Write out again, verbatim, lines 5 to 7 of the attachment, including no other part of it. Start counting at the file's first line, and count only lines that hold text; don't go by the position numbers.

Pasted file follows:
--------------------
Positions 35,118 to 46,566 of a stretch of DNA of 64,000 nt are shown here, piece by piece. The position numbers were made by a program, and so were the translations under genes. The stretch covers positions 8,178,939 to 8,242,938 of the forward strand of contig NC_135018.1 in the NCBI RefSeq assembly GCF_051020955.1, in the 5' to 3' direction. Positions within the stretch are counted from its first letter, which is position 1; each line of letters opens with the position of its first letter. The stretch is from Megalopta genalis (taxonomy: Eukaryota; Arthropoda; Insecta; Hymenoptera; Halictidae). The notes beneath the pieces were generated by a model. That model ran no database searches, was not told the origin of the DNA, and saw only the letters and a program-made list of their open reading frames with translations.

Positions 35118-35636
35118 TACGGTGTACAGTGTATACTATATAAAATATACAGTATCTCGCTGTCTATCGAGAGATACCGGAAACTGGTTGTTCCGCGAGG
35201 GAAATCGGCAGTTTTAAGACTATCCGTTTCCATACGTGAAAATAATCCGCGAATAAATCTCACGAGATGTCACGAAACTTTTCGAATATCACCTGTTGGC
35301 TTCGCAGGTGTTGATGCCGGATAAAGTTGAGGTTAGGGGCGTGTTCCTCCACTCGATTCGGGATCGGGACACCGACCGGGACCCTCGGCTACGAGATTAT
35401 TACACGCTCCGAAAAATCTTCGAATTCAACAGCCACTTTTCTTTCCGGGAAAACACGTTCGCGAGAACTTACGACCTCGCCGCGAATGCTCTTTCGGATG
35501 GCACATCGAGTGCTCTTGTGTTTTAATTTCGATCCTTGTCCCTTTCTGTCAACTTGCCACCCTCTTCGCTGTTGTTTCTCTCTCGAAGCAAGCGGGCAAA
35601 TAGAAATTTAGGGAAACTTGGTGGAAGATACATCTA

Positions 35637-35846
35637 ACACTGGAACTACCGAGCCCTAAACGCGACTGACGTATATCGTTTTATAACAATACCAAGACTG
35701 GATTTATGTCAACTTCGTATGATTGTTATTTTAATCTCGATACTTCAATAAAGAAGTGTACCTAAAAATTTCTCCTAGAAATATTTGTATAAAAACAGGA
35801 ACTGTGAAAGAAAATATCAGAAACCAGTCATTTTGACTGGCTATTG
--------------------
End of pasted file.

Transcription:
35301 TTCGCAGGTGTTGATGCCGGATAAAGTTGAGGTTAGGGGCGTGTTCCTCCACTCGATTCGGGATCGGGACACCGACCGGGACCCTCGGCTACGAGATTAT
35401 TACACGCTCCGAAAAATCTTCGAATTCAACAGCCACTTTTCTTTCCGGGAAAACACGTTCGCGAGAACTTACGACCTCGCCGCGAATGCTCTTTCGGATG
35501 GCACATCGAGTGCTCTTGTGTTTTAATTTCGATCCTTGTCCCTTTCTGTCAACTTGCCACCCTCTTCGCTGTTGTTTCTCTCTCGAAGCAAGCGGGCAAA